The Age of Exclusion: 1880-1924

The late nineteenth century and early twentieth century experienced an influx of non-European immigrants traveling to the United States. Local communities of predominantly white Americans maintained a racial hierarchy in order to eliminate economic competition found in the exploitable immigrant populations. They responded the increase in immigration by forming organizations and political parties that would work to limit the immigrant access to economic and political opportunities believed to be available exclusively to whites. Each wave of Asian immigration replaced the last as a visible threat to an increasingly hostile nativist population. The Chinese population became one of the first non-white populations targeted for exclusion. The history of Chinese and Japanese immigration and its ultimate exclusion through legal restrictions contributed to the Filipino’s experience on the mainland. 

Where both platforms agree--no vote--no use to either party

Illustration shows James Garfield and Winfield S. Hancock nailing a Chinese man between two "Anti-Chinese" boards labeled "Republican Plank" and "Democratic Plank".

Chinese Immigration

Chinese immigrants were the largest non-white immigrant population in the late nineteenth century. California senator, John F. Miller, made history in 1882 by introducing the first immigration policy to exclude a population based on their race. He, along with other senators, compared Chinese immigrants to “‘rats,’ ‘beasts,’ and ‘swine.’” He proclaimed, “[A] vote for Chinese exclusion was thus a vote for both American labor and the ‘public good’ of the country.’” Multiple legislative exclusion bills emerged on the state and federal levels and systematically eliminated Chinese access to immigration quotas and the ability to naturalize as a United States citizen.

This process of immigration restriction in the United States created a method to exclude undesirable populations from entering the country. In reality, Chinese immigration represented only 4.3 percent of the total number of immigrants in the 1870s. The perceived threat of their existence was founded on the moral decay of the United States through racialized health risks Chinese immigrants possessed. Historian Erika Lee argues, “Chinese female prostitutes caused ‘moral and racial pollution’ through their inter-racial liaisons, while Chinese men lured pure and innocent white women into their dens of vice and depravity." White community leaders and politicians employed this belief to exclude the Chinese immigrant population from American citizenship and whiteness. Posed as a threat to American labor by working for lower wages at jobs seen as “women’s work,” the Chinese immigrant population became victims of social exclusion and violence prior to the national policy of prohibiting their immigration.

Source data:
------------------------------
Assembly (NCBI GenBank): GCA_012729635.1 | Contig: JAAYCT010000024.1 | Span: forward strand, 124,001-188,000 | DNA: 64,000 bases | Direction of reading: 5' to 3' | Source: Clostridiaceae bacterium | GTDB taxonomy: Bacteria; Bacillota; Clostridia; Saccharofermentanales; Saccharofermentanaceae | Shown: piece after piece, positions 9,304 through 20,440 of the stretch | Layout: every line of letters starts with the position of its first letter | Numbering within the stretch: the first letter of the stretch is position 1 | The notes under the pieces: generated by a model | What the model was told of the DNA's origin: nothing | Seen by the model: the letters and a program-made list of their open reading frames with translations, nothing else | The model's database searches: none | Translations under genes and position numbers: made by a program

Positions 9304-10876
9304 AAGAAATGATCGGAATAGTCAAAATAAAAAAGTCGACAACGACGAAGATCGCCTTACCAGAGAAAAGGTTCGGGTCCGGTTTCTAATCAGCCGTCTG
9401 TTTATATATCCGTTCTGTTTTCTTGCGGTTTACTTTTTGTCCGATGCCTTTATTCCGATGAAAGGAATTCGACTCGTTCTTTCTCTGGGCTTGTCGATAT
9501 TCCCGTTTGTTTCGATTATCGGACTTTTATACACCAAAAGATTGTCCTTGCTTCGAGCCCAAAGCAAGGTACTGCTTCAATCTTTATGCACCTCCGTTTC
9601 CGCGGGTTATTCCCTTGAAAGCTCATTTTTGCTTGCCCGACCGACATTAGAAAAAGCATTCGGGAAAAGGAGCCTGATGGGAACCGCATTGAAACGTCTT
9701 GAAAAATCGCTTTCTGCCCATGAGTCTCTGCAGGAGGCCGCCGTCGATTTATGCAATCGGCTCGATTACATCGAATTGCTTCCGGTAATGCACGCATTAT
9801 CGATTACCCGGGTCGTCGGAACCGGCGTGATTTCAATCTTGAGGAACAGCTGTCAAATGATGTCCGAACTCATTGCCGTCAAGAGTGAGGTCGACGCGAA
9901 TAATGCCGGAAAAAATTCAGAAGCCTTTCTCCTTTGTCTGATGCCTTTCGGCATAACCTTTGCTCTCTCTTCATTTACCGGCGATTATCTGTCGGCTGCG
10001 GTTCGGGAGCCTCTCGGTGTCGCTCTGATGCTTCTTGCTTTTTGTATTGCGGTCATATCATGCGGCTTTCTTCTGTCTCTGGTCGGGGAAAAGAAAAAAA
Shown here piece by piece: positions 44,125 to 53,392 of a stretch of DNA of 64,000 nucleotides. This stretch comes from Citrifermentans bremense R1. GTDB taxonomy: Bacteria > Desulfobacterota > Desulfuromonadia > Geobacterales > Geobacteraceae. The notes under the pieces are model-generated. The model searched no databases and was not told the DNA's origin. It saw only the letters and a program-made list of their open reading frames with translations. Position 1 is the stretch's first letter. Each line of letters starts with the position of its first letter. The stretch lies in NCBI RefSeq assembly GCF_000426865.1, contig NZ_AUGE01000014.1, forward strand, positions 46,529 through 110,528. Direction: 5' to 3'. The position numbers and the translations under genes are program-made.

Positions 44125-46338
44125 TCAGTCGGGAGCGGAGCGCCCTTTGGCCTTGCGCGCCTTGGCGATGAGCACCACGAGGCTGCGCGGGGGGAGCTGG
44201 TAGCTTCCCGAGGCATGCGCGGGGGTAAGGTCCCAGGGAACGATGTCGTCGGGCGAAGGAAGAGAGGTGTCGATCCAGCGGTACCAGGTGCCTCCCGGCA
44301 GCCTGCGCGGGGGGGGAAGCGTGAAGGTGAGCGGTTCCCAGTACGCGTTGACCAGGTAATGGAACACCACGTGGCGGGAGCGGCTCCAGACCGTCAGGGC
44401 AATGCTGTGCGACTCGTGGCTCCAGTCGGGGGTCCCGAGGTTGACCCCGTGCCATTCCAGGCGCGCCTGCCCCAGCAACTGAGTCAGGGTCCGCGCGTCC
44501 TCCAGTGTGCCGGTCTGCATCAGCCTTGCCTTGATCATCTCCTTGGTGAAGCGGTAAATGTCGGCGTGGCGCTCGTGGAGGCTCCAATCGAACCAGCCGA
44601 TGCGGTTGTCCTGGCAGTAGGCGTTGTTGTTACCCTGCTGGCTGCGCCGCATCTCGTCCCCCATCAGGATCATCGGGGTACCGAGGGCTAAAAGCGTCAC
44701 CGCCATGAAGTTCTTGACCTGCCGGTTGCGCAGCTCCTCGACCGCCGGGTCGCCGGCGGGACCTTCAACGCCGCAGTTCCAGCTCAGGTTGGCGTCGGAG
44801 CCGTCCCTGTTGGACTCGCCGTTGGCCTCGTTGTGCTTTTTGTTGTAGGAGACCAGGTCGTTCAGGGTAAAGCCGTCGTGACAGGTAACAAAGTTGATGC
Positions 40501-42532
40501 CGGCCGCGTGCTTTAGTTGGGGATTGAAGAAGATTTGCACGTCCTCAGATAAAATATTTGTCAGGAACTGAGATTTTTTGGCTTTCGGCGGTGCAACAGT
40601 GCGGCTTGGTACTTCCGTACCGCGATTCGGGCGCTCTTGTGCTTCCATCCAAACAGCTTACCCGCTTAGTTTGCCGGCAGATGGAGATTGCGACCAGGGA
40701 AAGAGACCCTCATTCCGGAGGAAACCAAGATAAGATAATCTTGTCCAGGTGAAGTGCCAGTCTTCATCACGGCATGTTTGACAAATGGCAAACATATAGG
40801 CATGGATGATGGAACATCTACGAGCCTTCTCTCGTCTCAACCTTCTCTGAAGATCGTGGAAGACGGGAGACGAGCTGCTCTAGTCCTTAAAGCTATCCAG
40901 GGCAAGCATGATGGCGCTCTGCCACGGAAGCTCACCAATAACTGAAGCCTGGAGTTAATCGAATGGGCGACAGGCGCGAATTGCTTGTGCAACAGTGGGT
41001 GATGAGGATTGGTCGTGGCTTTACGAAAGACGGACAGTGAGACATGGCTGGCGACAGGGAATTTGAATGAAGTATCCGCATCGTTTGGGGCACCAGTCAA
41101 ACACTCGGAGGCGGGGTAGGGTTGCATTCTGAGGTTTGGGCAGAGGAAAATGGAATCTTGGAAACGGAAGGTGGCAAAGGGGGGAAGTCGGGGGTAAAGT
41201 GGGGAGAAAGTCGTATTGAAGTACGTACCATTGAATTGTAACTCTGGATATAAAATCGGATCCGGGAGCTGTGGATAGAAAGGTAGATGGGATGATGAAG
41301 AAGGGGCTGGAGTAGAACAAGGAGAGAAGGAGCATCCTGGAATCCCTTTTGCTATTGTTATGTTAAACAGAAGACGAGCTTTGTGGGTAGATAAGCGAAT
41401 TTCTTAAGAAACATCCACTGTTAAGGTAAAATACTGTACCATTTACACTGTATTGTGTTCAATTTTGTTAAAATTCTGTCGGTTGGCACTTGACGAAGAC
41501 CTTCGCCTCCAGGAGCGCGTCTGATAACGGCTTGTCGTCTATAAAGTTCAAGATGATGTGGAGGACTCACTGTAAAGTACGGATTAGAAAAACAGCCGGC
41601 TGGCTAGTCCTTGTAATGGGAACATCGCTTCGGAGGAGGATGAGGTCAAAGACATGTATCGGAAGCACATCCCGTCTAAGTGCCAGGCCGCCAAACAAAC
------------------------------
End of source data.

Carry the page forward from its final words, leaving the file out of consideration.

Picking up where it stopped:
As to Japanese exclusion

Illustration shows a group of ragged anarchists and others dressed in kimonos, pretending to be Japanese immigrants; they are stopped at the border.

The depletion of the Chinese labor force created new opportunities for Japanese immigrants. The Japanese experience was informed through their possession of land and their readiness to respond to unfair labor conditions. They shifted from agricultural laborers to entrepreneurs and owned over 3,000 businesses. These successes were modest but, “made their numbers seem so much more ominous to white Americans, and their urban concentrations, where Chinese were also conspicuous, began to generate apprehensions.” President Theodore Roosevelt responded to increased local hostility toward Japanese immigrants by signing a diplomatic agreement with Japan. The Gentleman’s Agreement of 1907-1908 barred Japanese laborers from immigrating to the United States. The Gentleman’s Agreement shows Japanese entrance into the national narrative of Asian exclusion from the United States.

Japanese immigration would not effectively be halted until the Johnson-Reed Act of 1924. The 1924 immigration act became the national expression of anti-Asian resentment in the United States. It reduced the total number of immigrants to 165,000 and established quotas for sending nations. These quotas gave specific European nations a higher percentage of the admittance. Historian Erika Lee concludes, “[T]he act closed the door on any further Asian immigration by denying admission to all aliens who were ‘ineligible for citizenship’(i.e. those to whom naturalization was denied).”Filipino immigrants were absent from these racial designations because of their legal status as nationals. Nativist sentiment shifted toward this new Asian immigrant population and would result in their independence by way of exclusion and not recognition as fit for self-government.

Pre-World War II Philippine-American Relations
The Age of Exclusion: 1880-1924